The West Bengal government has engaged global consultancy firm EY to review its Swasthya Sathi scheme, an official said on Wednesday.
Swasthya Sathi, a medical insurance scheme launched by the government for secondary and tertiary care, had triggered resentment among private hospitals in Bengal, which alleged that some rates under the scheme were unviable. The hospitals had also alleged late payment under the scheme.
“We have appointed EY (formerly Ernst & Young) to review the scheme. The firm will submit its recommendations on possible modifications required so that the scheme becomes more acceptable to service providers and beneficiaries,” said an official of the state government.
The Telegraph spoke to hospitals and officials of the health department to find out the problem areas
Swasthya Sathi has become extremely popular and private healthcare institutes are flooded with patients under the scheme. According to the Swasthya Sathi website, more than 2 crore families are covered by the scheme. The state’s health regulatory commission is receiving complaints that hospitals are refusing to treat patients under the scheme.
The relative of a patient, who requested anonymity because the person is still undergoing treatment at a hospital in Kolkata, said that initially when they had gone to see a doctor for a problem in the brain, the hospital’s staff at the help desk said no doctor was available to examine patients enrolled with Swasthya Sathi.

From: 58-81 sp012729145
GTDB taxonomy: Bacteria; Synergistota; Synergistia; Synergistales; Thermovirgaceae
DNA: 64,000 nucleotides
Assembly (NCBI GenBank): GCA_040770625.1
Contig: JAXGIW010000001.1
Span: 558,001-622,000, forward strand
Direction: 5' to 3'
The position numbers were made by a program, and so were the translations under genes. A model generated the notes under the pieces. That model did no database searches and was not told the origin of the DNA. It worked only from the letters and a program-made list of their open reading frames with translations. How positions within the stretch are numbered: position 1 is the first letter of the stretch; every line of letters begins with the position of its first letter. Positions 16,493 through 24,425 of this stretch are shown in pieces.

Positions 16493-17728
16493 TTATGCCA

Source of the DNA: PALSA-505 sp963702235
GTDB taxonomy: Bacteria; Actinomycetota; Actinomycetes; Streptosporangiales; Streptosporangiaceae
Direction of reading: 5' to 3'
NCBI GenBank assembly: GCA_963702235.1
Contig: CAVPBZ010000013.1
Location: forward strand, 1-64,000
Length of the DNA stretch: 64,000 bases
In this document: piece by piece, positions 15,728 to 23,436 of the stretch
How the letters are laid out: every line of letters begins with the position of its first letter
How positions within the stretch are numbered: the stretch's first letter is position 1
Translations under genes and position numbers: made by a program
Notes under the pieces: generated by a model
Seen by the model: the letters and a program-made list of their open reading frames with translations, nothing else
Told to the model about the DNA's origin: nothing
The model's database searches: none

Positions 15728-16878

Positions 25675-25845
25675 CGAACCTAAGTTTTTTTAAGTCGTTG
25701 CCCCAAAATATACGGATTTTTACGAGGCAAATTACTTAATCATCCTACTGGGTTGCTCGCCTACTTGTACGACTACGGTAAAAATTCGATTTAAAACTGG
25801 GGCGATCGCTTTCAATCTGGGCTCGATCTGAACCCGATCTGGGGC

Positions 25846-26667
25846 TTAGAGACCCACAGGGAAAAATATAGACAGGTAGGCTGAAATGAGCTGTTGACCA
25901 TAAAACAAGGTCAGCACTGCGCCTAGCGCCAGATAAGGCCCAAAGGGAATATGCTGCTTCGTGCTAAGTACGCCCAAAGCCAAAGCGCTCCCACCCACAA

“We went back after a few days and were told that all beds under the scheme were occupied,” said the family member. The patient, he said, was admitted following intervention of a political leader.
“We get complaints about refusal. We have a zero-tolerance policy in this regard,” said retired judge Ashim Banerjee, chairperson of the West Bengal Clinical Establishment Regulatory Commission.
“However, at times there are genuinely no beds available because the scheme is very popular.”
Recently, an elderly patient wanted to get admitted to a private hospital in Kolkata. The person was denied admission because the thumb impression did not match the sample in Swasthya Bhavan’s database, said an official in the health department.
The patient was finally admitted after the commission’s chairman intervened.
Reasons for refusals
Private hospitals said that the number of people seeking admission under the scheme was much more than the beds earmarked for such patients.
“According to the agreement with the state health department, 15 per cent of the beds at a hospital have to be earmarked for patients covered by the Swasthya Sathi and West Bengal Health Services schemes. Most hospitals have many more patients under the scheme,” said Rupak Barua, president of the Association of Hospitals of Eastern India and group CEO, AMRI Hospitals.
He said 120 patients were currently admitted to the three units of AMRI — in Dhakuria, Mukundapur and Salt Lake — under the two schemes, compared with the 70 beds reserved at the hospitals for such patients.
Another reason cited by hospitals is the “unviable rates” — in some cases less than 25 per cent of the rates offered by insurance companies.
Barua said: “The per-day reimbursement for a patient admitted in a critical care unit is Rs 3,300. Some additional payment is allowed for a group of expensive drugs. However, the average cost for a patient on a ventilator is around Rs 25,000 every day.”